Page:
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Clara was not quite 5 that day in 1954 while she sat in her bedroom playing with her doll. The sun was shining happily through her windows, and she was singing to herself about a very small spider and a water spout. At first, she was oblivious to the yelling outside. She’d heard it all before. 65 years later, though, she would look back to that day and continue to wonder.

She would remember the feeling of her head snapping up when she heard the car door slam far more loudly than it ever had before. She would never be able to remember the words she heard, but she would be quite certain they were unfit for a 4 year old. She sat there for a full minute, frozen just a little by the unexpected excitement.

Her father had been away in the War for most of her life, and she’d known him a little less than a year, or, just over 20% of the time she had been inhabiting this planet. He yelled often, and often in the middle of the night. Clara’s mother feared him. Clara never did. She didn’t really understand fear. And yet…

The sound of her mother screaming, “No!” frightened her. The sound came from within the house.

His haggard face appeared at the window first. A moment later his hands appeared on the sides of his face, and his large, frightened eyes began to squint. Clara would later believe he wanted to make sure she was there. One hand was empty. In the other was an M1911, or a Colt Government. It caught a spark of sunlight before it, the hands, and the face disappeared.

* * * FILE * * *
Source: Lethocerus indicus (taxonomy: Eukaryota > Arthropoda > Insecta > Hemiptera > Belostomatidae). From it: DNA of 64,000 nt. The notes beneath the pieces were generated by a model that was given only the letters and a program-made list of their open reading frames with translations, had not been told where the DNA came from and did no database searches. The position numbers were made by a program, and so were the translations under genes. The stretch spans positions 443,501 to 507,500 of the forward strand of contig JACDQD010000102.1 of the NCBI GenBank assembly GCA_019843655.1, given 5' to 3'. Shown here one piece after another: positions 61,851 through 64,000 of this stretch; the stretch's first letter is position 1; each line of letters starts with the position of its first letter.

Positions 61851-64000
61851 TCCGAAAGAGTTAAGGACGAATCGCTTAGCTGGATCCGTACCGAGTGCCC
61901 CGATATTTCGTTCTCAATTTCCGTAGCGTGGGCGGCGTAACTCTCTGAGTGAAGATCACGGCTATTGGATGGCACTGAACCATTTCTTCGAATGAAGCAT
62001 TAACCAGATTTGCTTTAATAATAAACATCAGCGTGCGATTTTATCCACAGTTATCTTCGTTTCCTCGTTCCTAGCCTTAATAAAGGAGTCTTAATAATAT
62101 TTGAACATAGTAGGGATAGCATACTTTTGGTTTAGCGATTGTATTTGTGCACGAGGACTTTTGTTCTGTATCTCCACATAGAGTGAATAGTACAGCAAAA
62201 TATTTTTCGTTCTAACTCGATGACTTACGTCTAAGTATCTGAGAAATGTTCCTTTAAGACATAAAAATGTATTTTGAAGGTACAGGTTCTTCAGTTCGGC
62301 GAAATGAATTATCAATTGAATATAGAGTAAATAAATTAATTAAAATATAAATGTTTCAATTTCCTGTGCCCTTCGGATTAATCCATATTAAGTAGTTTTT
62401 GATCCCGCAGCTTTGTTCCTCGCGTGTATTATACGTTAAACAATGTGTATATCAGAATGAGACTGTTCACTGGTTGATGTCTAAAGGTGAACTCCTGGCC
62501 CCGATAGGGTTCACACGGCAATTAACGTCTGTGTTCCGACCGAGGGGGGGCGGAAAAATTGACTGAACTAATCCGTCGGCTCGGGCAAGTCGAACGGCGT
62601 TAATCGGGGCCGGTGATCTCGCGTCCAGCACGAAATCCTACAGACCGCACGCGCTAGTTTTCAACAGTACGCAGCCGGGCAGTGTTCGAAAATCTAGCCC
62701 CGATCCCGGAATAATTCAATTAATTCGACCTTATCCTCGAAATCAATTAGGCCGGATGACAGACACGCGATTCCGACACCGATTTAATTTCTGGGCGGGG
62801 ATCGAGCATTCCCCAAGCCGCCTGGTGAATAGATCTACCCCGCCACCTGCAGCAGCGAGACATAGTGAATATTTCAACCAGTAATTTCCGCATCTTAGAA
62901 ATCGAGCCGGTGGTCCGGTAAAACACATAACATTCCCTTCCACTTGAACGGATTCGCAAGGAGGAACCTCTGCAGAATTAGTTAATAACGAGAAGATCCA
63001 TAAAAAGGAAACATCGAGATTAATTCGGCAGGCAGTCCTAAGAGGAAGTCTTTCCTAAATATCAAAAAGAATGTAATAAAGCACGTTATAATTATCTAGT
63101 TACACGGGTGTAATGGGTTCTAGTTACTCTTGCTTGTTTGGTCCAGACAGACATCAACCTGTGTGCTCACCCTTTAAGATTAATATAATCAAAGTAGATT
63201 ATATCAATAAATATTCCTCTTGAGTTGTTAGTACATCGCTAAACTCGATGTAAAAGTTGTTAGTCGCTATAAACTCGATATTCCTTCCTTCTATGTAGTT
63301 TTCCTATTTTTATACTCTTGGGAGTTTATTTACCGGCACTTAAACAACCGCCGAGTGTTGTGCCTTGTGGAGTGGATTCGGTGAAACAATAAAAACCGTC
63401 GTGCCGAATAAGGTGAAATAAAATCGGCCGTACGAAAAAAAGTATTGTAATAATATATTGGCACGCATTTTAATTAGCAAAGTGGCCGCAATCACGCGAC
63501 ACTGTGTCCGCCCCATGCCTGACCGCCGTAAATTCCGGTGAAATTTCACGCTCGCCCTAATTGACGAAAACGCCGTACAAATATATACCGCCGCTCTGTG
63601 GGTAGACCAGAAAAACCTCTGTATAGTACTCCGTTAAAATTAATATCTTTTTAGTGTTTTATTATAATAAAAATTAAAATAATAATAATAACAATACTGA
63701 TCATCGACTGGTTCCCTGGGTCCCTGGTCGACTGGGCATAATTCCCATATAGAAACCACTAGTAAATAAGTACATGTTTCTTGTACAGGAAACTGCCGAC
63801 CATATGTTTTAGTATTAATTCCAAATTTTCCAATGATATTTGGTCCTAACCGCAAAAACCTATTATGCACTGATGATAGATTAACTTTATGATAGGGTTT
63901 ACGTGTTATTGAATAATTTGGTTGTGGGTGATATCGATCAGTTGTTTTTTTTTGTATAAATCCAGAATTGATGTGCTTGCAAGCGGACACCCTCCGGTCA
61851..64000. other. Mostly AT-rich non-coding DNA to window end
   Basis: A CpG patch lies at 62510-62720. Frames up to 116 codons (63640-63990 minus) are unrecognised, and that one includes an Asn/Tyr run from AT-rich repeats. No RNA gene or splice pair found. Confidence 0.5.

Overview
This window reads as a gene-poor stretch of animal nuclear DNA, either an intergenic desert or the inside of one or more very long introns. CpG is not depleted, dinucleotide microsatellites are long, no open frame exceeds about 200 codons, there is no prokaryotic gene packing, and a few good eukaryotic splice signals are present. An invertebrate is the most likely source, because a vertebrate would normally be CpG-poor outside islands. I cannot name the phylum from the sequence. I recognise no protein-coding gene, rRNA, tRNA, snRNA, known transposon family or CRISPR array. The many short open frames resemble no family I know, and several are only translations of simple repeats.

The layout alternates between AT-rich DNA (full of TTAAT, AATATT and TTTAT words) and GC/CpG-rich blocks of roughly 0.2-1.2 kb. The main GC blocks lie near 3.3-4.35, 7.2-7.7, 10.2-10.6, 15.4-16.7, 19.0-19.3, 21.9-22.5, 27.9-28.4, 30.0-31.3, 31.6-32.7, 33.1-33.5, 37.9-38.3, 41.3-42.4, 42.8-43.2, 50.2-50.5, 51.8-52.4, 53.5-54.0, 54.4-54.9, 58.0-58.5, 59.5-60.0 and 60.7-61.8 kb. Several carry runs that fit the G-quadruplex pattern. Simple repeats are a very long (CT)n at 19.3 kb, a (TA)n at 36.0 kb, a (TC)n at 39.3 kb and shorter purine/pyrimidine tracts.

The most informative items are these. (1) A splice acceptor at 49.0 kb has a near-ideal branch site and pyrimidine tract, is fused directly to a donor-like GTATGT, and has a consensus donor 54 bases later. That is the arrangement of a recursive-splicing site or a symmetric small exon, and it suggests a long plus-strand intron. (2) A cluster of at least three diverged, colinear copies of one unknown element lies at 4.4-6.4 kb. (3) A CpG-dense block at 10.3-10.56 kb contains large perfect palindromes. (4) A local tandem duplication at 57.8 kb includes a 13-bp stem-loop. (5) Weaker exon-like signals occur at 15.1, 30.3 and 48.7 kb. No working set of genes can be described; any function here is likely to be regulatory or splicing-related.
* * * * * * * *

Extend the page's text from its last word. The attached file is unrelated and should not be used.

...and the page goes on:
It was the way the red splashed the window that she thought, for just the tiniest moment, was pretty. She was deaf for nearly a minute, and then her ears were ringing while she cried into her doll baby. By the time her mother found Clara, the doll was dripping.


No ghost was necessary. Her father was more real than any ghost could ever be. When he approached her, smiling, she felt a tinge of joy. When he held up the gun, she closed her eyes, but since her eyes were already closed, it did nothing to obscure the image from her view. The memory was stronger than any darkness could hide. When he put the gun in his mouth, she screamed and woke herself up.

Clara sat alone in her bed, shivering. A memory she could hardly remember had haunted her for 65 years. She longed for an escape that could never come.

She remembered the stories. Foul play was involved. No, that wasn’t true. Mom had found a suicide note in his own handwriting. It discussed the Napalm he had dropped on other human beings. It discussed a deep self loathing. It said the death toll from the Korean War would never be accurately calculated. She wondered if hers would be counted.